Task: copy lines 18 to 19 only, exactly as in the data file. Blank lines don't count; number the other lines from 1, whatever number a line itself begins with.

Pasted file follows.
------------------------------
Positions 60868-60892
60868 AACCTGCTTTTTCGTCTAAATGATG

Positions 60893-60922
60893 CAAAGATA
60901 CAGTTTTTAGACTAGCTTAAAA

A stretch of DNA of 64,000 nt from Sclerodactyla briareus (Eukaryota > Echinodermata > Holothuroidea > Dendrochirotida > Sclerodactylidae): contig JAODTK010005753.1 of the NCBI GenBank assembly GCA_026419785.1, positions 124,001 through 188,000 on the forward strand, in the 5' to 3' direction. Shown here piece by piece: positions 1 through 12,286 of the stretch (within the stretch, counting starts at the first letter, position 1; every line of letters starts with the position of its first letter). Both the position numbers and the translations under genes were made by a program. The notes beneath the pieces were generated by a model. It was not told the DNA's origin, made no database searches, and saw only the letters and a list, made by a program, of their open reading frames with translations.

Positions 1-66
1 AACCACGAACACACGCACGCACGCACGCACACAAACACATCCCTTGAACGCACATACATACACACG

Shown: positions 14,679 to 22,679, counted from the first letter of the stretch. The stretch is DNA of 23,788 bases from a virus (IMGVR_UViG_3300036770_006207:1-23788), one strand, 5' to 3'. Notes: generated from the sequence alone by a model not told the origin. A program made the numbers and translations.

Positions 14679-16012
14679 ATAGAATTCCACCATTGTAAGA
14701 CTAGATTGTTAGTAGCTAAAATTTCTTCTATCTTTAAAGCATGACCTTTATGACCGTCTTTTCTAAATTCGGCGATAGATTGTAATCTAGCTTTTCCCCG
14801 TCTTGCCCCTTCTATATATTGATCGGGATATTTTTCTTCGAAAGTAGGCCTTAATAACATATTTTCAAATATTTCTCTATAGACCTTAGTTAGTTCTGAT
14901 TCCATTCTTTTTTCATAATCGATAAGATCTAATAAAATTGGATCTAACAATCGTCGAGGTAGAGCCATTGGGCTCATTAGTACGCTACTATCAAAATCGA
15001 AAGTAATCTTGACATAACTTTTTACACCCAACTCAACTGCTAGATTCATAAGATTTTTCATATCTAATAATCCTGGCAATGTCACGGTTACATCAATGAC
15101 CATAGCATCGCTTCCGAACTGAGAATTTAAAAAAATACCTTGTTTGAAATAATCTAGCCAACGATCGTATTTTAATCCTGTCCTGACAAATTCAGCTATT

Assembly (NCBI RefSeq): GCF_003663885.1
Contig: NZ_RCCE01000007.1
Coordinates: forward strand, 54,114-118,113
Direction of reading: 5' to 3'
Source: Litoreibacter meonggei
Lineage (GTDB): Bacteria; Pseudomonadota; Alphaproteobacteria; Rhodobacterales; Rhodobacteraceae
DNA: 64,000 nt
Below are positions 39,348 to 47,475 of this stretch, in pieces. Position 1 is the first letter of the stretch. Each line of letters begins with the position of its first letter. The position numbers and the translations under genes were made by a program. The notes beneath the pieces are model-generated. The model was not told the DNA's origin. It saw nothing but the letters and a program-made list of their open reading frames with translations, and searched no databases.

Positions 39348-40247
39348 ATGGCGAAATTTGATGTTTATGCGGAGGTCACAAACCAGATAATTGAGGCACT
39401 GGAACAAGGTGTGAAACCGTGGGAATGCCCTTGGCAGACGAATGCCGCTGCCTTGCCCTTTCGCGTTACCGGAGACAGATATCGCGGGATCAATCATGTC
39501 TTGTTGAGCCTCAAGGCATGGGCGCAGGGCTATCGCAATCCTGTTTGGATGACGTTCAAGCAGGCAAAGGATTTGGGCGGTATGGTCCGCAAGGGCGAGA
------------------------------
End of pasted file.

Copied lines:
Contig: NZ_RCCE01000007.1
Coordinates: forward strand, 54,114-118,113